Having enjoyed being a father for many years, upon learning of the impending birth of a grandchild, I looked forward eagerly to that day. (I even considered the shirt I was wearing when I heard the news to be my “lucky shirt.”) Now, about seven years later, I am truly delighted with my two lovely granddaughters, as they approach the ages of seven and three. They are beautiful in every way, but I especially appreciate the beauty of their hearts and souls. This I attribute gratefully to their mother and father and to God in His goodness.
As a grandfather, I have been fortunate to spend much time with my granddaughters both before and after the onset of the COVID pandemic. And, especially as a grandfather, I see St. Joseph as an inspirational role model. My view of St. Joseph is of a man who was comfortable and happy remaining, for the most part, in the background. He evidently found no need to be the center of attention. He simply did his work caring and providing for Mary and Jesus and likely for anyone else who came within the ambit of his responsibilities. He worked hard at his craft and traveled as necessary to keep his family safe. It seems that he did not need to say much using words. I see his example as a goal for me as a grandfather—to be there when needed, to try to promote the health, safety and general well-being of my wife, children, and grandchildren and otherwise—specifically as to grandchildren—to remain when possible in the background, with support and occasional contributions to their physical, spiritual and psychological educations.
But being a grandfather is far from only being work and encompassing responsibility. It is mostly about the joy and wonder of being together with grandchildren—to see firsthand the development of human beings gaining strength in mind, body, and soul. I imagine that St. Joseph was pleased but often surprised by the growth and development of Jesus as a child, young boy, and young man. With St. Joseph’s likely experience in mind, I can try to recognize and realize that growth and development is not necessarily predictable. I am constantly surprised by what my granddaughters can do and what they can express in words that seem beyond their years. They are most entertaining and one of a grandfather’s delightful duties is not only to be entertained but also to be able to join in the games and play activities sparked by the imagination of young children.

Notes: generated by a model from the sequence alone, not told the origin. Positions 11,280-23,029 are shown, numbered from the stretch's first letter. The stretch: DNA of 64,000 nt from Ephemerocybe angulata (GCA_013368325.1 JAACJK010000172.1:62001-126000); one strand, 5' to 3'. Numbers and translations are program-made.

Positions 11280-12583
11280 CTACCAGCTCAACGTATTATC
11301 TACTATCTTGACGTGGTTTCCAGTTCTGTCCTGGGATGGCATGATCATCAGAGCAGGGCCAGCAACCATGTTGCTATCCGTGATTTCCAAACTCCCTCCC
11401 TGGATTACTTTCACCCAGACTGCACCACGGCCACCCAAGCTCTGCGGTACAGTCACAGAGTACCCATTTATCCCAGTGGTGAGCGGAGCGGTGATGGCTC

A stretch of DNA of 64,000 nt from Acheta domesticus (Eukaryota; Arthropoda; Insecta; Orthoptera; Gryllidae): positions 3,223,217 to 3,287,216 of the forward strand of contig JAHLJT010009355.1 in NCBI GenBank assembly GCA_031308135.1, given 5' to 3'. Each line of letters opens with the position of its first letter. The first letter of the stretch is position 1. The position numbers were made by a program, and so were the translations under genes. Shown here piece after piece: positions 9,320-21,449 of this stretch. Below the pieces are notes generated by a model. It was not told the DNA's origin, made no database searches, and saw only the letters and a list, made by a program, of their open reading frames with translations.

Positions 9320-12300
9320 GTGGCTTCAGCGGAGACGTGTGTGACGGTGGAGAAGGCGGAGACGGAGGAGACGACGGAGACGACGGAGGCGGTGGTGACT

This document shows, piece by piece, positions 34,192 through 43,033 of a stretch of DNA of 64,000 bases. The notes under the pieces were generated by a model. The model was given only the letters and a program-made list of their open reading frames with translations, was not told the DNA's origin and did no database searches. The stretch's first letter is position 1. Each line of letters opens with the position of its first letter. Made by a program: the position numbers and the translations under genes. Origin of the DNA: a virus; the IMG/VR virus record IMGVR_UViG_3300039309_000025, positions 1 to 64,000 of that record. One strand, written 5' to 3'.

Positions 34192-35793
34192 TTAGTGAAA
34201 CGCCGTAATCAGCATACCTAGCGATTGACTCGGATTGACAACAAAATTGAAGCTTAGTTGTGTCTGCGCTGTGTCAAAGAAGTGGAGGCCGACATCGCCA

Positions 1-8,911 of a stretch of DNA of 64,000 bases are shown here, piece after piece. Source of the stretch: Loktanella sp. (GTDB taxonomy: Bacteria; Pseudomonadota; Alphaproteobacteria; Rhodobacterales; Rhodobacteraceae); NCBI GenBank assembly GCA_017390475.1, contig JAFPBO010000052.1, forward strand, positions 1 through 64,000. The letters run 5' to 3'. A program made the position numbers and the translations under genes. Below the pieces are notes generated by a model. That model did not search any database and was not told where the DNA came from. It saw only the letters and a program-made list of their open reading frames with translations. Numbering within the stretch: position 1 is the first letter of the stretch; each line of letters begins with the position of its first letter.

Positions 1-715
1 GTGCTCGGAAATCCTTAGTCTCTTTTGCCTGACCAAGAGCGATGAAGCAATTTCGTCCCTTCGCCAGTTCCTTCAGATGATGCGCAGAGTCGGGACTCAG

The great value of having the life of St. Joseph as a guide is that there is value in simple presence—being there, experiencing life with young persons, seeing the world through their eyes, noticing and appreciating the moon, stars, or sun, or the dog or cat on the street. Being with grandchildren is akin to what I have often thought about going camping—it makes simple things complicated and complicated things simple.
As I anticipate spending more time with my granddaughters, I continue to look to St. Joseph for guidance. As part of my daily prayers, I ask St. Joseph for his intercession for all of us. From his unique role in God’s plan, St. Joseph is well-situated to be an advocate for those of us still on our journeys. What better team could we find to assist us in this manner than our Blessed Mother Mary and St. Joseph? They were holy persons, who during their lives on earth experienced a full range of joys, sorrows, and challenges, and are thus in a great position to sympathize and empathize with us and to advocate for us as we try to work our ways through the many opportunities presented to us to be of service to one another.
**This post is part of our series on Fatherhood to celebrate the Year of St. Joseph. To learn more, please click here.
For more resources on Marriage and Family, please click here.
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